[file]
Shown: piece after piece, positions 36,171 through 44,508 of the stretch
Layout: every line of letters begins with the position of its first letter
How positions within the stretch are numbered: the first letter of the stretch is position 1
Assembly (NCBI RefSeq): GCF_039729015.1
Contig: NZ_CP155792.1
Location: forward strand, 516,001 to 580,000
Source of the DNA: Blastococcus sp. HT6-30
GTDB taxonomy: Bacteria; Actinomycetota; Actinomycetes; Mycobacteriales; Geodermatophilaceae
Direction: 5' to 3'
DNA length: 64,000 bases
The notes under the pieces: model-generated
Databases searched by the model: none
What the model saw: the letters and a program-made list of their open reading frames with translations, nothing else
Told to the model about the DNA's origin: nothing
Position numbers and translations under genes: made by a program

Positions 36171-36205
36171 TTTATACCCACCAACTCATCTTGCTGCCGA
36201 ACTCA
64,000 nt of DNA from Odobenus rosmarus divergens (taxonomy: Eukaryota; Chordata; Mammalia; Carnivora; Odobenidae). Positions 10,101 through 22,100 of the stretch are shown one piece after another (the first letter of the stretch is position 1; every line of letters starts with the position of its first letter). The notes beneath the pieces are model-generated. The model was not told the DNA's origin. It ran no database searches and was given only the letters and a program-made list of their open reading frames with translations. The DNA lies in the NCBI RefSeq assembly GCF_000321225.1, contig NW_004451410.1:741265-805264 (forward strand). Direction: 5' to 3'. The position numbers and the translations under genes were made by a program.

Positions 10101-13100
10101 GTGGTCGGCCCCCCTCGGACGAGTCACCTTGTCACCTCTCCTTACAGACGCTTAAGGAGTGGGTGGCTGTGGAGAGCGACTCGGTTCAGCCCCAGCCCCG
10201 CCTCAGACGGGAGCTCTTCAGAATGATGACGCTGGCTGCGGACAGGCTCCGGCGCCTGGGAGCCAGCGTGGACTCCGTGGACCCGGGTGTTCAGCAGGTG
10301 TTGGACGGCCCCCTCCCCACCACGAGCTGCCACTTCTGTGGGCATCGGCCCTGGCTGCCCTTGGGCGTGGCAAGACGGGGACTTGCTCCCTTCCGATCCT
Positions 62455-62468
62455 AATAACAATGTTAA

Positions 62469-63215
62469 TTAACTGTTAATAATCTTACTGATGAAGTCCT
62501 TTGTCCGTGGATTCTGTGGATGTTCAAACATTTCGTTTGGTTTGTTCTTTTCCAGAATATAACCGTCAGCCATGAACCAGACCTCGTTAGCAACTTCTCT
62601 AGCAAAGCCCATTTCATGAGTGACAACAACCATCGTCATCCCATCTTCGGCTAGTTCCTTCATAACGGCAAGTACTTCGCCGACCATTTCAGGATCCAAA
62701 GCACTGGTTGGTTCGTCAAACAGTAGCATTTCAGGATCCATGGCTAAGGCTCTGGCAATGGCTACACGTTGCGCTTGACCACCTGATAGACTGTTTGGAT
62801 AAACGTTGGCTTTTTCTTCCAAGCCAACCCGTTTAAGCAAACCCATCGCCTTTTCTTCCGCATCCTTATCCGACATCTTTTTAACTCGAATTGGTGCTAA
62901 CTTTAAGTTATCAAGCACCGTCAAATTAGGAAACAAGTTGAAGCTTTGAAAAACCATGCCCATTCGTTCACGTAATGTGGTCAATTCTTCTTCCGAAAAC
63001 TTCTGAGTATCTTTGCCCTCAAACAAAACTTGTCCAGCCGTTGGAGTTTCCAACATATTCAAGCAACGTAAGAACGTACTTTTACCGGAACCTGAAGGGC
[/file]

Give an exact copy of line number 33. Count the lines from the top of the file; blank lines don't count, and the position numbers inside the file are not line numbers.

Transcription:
63001 TTCTGAGTATCTTTGCCCTCAAACAAAACTTGTCCAGCCGTTGGAGTTTCCAACATATTCAAGCAACGTAAGAACGTACTTTTACCGGAACCTGAAGGGC